United Nations investigation of Libyan Slave Trade

A man holds a placard reading “No to slavery in Libya” during a march against “slavery in Libya” on November 18, 2017 in Paris. 

Slavery has been so-called outlawed here in America since 1865. Some places it was quite early and some places not so. But boy over in Africa, the nation of Libya is finally being investigated for its slave trade and the putrid smell of reality is finally settling amongst all of us worldwide.

According to CNN, After obtaining footage of a human auction in Libya, a CNN team traveled to that country in October to investigate. It witnessed a dozen men sold at an auction outside of the capital, Tripoli — some for as little as $400. CNN also was told of auctions taking place at nine locations in the country.
Libyan authorities have launched a formal investigation into the auctions. The probe is being overseen by the government’s Anti-Illegal Immigration Agency.
“To see the pictures of these men being treated like cattle, and to hear the auctioneer describe them as, quote, ‘big strong boys for farm work,’ should shock the conscience of us all,” US Ambassador to the UN Nikki Haley told the council. “There are few greater violations of human rights and human dignity than this.”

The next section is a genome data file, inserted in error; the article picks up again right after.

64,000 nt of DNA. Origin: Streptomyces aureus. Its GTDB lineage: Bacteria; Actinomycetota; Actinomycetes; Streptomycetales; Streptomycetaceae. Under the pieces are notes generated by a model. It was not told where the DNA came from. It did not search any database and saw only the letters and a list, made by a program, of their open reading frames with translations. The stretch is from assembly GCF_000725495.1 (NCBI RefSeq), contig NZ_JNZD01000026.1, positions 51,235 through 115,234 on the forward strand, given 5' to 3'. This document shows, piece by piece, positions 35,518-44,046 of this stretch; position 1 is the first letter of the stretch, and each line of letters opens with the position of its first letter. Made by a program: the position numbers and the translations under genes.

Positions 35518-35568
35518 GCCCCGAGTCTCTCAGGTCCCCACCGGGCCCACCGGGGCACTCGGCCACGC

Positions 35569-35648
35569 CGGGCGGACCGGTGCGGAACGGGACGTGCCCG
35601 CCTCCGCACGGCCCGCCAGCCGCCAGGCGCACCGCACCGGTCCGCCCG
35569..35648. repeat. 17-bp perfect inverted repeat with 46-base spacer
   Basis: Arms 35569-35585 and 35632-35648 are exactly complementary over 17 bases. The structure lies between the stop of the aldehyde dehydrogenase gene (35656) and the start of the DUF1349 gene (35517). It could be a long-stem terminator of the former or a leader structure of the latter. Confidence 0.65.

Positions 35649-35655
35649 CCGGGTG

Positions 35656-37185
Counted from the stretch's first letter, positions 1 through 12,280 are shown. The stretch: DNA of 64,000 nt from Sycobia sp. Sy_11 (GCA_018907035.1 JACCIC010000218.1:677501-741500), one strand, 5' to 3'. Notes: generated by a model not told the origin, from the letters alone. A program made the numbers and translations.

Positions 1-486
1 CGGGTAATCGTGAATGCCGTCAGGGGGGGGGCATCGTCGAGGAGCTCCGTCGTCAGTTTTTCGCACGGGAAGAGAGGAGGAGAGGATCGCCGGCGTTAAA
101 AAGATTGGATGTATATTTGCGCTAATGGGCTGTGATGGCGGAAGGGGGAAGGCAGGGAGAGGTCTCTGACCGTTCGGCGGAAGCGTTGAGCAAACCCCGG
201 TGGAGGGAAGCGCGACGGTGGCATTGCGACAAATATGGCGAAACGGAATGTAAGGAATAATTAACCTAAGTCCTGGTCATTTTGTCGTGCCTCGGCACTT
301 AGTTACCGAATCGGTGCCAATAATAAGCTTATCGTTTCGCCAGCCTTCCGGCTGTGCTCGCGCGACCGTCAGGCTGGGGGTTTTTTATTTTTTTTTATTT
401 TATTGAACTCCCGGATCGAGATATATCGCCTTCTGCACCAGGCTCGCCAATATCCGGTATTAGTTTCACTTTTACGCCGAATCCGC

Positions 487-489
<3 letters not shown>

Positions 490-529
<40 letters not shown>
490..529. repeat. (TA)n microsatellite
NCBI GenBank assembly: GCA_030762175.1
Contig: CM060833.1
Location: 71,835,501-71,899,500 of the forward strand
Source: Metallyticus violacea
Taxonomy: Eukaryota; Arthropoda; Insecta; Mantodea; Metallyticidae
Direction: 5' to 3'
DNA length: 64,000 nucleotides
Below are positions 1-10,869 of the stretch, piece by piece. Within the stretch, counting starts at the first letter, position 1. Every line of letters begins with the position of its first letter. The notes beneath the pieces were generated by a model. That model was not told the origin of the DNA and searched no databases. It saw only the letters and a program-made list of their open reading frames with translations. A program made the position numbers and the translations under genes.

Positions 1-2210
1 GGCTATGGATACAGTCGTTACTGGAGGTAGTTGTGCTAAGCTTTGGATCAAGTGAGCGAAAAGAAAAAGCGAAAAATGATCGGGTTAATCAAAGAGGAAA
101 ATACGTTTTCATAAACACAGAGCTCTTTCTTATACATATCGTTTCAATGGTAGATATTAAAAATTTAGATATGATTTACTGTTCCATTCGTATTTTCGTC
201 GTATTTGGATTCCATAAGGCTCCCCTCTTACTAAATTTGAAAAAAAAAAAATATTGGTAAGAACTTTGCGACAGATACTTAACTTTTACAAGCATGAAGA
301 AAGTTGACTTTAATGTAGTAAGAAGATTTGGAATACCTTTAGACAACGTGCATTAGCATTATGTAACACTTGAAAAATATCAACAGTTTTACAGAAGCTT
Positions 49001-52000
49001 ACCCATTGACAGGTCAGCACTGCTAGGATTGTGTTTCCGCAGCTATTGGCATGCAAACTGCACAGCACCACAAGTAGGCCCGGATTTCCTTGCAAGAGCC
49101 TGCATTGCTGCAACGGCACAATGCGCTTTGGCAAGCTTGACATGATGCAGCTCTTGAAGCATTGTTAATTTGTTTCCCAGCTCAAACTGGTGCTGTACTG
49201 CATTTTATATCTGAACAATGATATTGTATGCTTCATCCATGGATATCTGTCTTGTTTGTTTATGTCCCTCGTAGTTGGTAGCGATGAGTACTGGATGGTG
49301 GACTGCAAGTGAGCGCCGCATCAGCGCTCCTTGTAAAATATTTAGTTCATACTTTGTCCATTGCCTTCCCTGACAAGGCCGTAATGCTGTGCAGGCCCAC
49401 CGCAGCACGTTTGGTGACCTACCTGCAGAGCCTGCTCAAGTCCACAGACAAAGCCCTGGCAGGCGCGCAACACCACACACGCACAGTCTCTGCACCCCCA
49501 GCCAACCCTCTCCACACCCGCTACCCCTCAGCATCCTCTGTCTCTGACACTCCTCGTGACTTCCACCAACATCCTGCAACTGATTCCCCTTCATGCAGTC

Haley and other diplomats called for an investigation that would hold the perpetrators accountable.
The Security Council also adopted a resolution Tuesday designed to crack down on human trafficking and slavery.

Ambassadors from Senegal to Sweden also blamed trafficking’s root causes: Unstable countries, poverty, profits from slave trading and lack of law enforcement. Secretary-General Guterres also noted how terror groups, from ISIS to Boko Haram, are forcing women and children into “de-humanizing servitude” — actions that may amount to war crimes and crimes against humanity.
“It is our collective responsibility to stop these crimes,” Guterres said. He added that countries must hunt down traffickers while boosting humanitarian aid and allowing more migration to the developed world. Countries in many parts of the world are experiencing raging debates about whether to admit more immigrants.

Guterres cited a UN report which said an increasing number of victims trafficked from Iraq, Syria, and Somalia are appearing in Asia, Europe, and the Middle East.
“Having a response coordinated across the whole of the UN family will be a crucial part of the international methods to combat slavery,” the UK’s Rycroft said.
Haley, the US ambassador, said, “we are encouraged by the Secretary-General’s focus on improved UN coordination on trafficking of persons in conflict.

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